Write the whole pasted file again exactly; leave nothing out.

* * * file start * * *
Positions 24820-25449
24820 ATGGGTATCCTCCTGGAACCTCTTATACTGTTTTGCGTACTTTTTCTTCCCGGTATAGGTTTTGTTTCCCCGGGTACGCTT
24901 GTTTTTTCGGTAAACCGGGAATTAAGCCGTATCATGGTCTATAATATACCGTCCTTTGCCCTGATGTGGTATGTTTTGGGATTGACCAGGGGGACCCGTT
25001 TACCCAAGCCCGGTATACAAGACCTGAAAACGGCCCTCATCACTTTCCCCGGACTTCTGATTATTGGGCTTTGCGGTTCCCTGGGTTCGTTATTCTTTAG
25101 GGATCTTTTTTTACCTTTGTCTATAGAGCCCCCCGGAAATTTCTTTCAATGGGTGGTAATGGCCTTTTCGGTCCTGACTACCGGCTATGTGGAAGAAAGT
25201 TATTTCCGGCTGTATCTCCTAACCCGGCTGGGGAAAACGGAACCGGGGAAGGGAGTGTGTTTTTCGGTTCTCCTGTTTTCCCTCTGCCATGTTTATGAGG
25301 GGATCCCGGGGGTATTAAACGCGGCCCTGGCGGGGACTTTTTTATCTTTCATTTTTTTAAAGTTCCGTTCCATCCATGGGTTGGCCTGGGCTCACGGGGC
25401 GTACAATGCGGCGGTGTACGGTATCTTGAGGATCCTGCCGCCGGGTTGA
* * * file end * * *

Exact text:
Positions 24820-25449
24820 ATGGGTATCCTCCTGGAACCTCTTATACTGTTTTGCGTACTTTTTCTTCCCGGTATAGGTTTTGTTTCCCCGGGTACGCTT
24901 GTTTTTTCGGTAAACCGGGAATTAAGCCGTATCATGGTCTATAATATACCGTCCTTTGCCCTGATGTGGTATGTTTTGGGATTGACCAGGGGGACCCGTT
25001 TACCCAAGCCCGGTATACAAGACCTGAAAACGGCCCTCATCACTTTCCCCGGACTTCTGATTATTGGGCTTTGCGGTTCCCTGGGTTCGTTATTCTTTAG
25101 GGATCTTTTTTTACCTTTGTCTATAGAGCCCCCCGGAAATTTCTTTCAATGGGTGGTAATGGCCTTTTCGGTCCTGACTACCGGCTATGTGGAAGAAAGT
25201 TATTTCCGGCTGTATCTCCTAACCCGGCTGGGGAAAACGGAACCGGGGAAGGGAGTGTGTTTTTCGGTTCTCCTGTTTTCCCTCTGCCATGTTTATGAGG
25301 GGATCCCGGGGGTATTAAACGCGGCCCTGGCGGGGACTTTTTTATCTTTCATTTTTTTAAAGTTCCGTTCCATCCATGGGTTGGCCTGGGCTCACGGGGC
25401 GTACAATGCGGCGGTGTACGGTATCTTGAGGATCCTGCCGCCGGGTTGA